Every so often, there is going to be a person among the masses of defendants who is truly remorseful. Discerning that person is nigh unto impossible. Even when you believe a person is showing actual remorse, experience teaches anyone who has been in the courtroom for any period of time that it is almost certainly situationally prompted remorse and will produce little actual change in the person's behavior once she has returned to her life outside the judicial system. Obviously, it is the defense attorney's job to latch onto whatever real/fake/situational remorse his client shows and present that to the sentencing judge to the best of his ability. It's not as obvious that the prosecutor should always entirely discount a showing of remorse. However, a prosecutor should probably start with a fairly strong presumption against believing expressed remorse unless he can picture in his head the defendant being remorseful and repentant even if she'd never been caught and brought to court.  If he cannot, he should leave it to the judge to determine whether this lone defendant among the many is that rare gem of a truly penitent criminal.

1  Hopefully, no one out there who is a legal professional is foolish enough to believe that the frequent flyers don't know the judges just about as well as we do. The FF who wails away in front of Judge X will be stoic and calm in front of Judge Y because it just bounces off Y. Emotional appeal isn't the only thing we see this in. How often do you see décolletage in front of (female, professional, no nonsense) Judge Y as opposed to (old guy, wandering eye) Judge Q? Examples like this abound. Just because you have a piece of paper on your wall stating you can practice law doesn't mean you're the only one who can scope out the judges.

2  In a way, these are the most frustrating people to watch go through the system. You want to believe that if you could just provide these people with well paying, stable jobs they would become vested in society and stay on the straight and narrow. I'm convinced this would work for a fair portion of them, although only God knows what percentage. There's a reason a guy working a $60,000 a year job is less likely to shoplift from WalMart than the guy living off a government check. Of course, the problem is that most of the people who are situationally remorseful are going to go back out into a world with few opportunities to excel and lots of opportunities to fail.

10 September 2020

Abandon the Police: Options

We've all seen the signs and heard the chants. Although there is a core group which will swear it is absolutely serious about this, most people see it as sloganeering and the use of political passions as an excuse to transfer money to pet social projects. That's all in the political realm and I don't do political here. 

It's up to others to decide whether things like Eugene's CAHOOTS program is a contributing factor to Eugene's very high crime rate or if it mitigates what would otherwise be an even higher crime rate.1 Instead, let's talk about a world in which police forces were greatly reduced. What models have existed in the past and might be used if the police became a minimal force?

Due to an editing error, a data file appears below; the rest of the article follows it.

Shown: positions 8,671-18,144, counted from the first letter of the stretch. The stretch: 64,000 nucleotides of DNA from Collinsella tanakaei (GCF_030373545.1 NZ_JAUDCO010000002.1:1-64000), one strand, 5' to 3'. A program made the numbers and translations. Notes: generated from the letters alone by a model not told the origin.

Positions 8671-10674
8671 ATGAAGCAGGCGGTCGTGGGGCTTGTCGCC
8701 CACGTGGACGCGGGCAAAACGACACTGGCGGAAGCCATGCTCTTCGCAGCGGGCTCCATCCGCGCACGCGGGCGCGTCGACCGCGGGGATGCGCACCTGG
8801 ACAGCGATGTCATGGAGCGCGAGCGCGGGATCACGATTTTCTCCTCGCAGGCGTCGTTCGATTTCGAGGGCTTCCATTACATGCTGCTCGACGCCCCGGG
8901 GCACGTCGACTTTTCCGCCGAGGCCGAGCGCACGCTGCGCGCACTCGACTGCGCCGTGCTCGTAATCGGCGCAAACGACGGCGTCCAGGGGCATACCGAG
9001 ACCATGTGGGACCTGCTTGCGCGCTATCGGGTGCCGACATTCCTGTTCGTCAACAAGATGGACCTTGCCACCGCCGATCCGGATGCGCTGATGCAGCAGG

Constables: The 1,000 Man Model

The Idea: I was doing some research about constables recently and depending upon what period of time you research you find them having a variety of different responsibilities. At one point, it appears that constables were to be in charge of 100 men (basically the head of a household) and had the responsibility of making sure every man was armed (so he could be called up in levy) and that this group enforced the law in their zone.2

How It Works: An adaptation of this model for the modern world would have to include many more people per constable. Perhaps 1 per 1,000 adults would be a more appropriate. So, New York City, with a population of 8,399,000, would go from having 36,000 officers to 8,399 constables. If we take out those under 18 and above 55 it should lower the number to approximately 6,000.

In this system the constable would make certain that the adults in her area were armed well enough to respond to criminal activity. That would probably mean at least one rifle per adult and ammunition. When a criminal act occurred the constable would call up an appropriate number of these adults who would show up armed and act to take the culprit into custody.

Difficulties: From what little I've read on this, problems back in the day used to rise when a person committed a crime in a town and then went back to his own area because the members of the group in the area he lived in neither felt the need to arrest someone who was living peaceably in their area nor felt inclined to let members of another group come into their area to apprehend the criminal. I'll leave the exact parameters of that issue to anyone out there who wants to do some historical research.

Other issues that would seem probable to arise would be the difficulty of getting people to react quickly enough to respond to significant crimes such as robberies or kidnappings, the free rider problem in which a number of people won't respond because of inconvenience or because they perceive the danger to be too great, and the lack of training of the individuals responding which can make them cause much more damage and harm.